Agreed. If we insist on starting from science and then say the problem is insoluble, we are in effect saying that science is the solution for all soluble problems. How is that not scientism?
Yet even to hint at other valid solutions for the problem, eg from theology, is to say that “a complete scientific explanation” is an oxymoron. If one concludes that the whole of biology tells you nothing definite about the nature of inorganic chemistry, you have only shown that biology is an inadequate explanatory tool in that area, and need to ask why. In the last case it’s pretty obvious.
Regarding science and divine action it’s a little more subtle, but must include the fact that the metaphysical model for science excludes divine action and some of its necessary components, such as teleology. It can be staring one in the face, but hidden because of the spectalcles you’re wearing.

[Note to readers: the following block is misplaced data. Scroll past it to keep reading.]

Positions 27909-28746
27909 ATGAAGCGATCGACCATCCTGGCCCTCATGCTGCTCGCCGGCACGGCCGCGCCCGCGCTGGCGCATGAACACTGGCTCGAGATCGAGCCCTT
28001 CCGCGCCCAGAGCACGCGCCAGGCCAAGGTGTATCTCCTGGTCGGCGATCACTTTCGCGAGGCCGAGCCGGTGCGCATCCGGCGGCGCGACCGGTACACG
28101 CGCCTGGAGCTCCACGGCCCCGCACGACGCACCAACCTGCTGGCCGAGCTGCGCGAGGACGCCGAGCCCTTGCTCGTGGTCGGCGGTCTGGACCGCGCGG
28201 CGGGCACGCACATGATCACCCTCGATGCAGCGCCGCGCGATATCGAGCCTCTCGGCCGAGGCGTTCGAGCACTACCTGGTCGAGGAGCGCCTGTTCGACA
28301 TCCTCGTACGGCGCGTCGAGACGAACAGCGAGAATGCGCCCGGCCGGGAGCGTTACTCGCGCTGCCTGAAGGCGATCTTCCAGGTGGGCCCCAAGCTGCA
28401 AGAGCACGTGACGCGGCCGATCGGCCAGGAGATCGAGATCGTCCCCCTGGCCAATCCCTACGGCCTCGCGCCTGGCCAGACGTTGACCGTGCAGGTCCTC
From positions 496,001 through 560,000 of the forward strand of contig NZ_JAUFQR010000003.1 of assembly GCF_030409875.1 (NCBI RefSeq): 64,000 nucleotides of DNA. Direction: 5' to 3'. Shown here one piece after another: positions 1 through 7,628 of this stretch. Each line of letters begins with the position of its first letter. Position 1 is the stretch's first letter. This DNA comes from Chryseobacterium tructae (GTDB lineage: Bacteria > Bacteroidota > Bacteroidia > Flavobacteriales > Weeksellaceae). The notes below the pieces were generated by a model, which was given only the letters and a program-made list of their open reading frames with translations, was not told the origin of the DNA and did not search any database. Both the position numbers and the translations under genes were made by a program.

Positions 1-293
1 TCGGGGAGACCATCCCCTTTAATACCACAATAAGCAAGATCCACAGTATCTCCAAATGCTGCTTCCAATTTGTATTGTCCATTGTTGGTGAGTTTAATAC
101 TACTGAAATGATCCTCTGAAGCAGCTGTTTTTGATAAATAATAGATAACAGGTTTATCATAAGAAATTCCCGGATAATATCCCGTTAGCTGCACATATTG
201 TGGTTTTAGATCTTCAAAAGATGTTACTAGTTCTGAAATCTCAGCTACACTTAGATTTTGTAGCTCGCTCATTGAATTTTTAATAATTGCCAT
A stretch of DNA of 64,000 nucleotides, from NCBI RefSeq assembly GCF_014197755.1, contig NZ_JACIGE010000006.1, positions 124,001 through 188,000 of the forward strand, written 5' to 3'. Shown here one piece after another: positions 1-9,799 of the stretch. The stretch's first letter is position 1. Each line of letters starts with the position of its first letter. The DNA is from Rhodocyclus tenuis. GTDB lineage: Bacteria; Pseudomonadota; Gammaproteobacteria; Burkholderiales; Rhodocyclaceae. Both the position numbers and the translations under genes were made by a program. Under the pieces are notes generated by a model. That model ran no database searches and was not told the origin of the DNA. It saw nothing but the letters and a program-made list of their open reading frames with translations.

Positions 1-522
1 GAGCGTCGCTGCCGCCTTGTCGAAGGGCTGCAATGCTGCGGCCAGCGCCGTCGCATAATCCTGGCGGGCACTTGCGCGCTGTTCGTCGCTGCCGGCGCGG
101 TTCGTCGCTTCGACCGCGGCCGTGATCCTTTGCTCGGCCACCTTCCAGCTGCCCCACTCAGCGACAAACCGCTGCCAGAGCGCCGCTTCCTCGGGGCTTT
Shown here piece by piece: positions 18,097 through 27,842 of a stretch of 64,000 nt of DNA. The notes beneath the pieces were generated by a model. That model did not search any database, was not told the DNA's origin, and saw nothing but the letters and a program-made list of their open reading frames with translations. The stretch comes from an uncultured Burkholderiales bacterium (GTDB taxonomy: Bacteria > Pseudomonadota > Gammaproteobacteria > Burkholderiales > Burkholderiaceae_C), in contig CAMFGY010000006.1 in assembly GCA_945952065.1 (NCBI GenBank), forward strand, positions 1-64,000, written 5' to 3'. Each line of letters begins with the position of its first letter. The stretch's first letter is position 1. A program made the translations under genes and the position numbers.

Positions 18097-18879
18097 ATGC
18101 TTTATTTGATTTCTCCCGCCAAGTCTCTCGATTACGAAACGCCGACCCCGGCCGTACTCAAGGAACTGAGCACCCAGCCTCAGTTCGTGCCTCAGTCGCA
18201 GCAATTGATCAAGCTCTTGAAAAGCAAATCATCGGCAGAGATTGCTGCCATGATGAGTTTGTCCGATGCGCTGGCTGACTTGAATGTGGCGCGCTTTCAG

Quite aside from divine action (where there is a real dichotomy between what happens within creation and what happens in its creation - a matter only approachable via revealed theology and, to a limited degree, philosophy), we need to ask why our science should also exclude as “not scientific” things that are both natural, and created, such as human will, intentions and reasons.
Conversely, if we believe that will, intentions and reasons are not opaque to science (and if outside the purview of the physical sciences at least within that of psychology), then it’s not clear why the results of divine action in the natural world should not be admissible within science, if not their modality.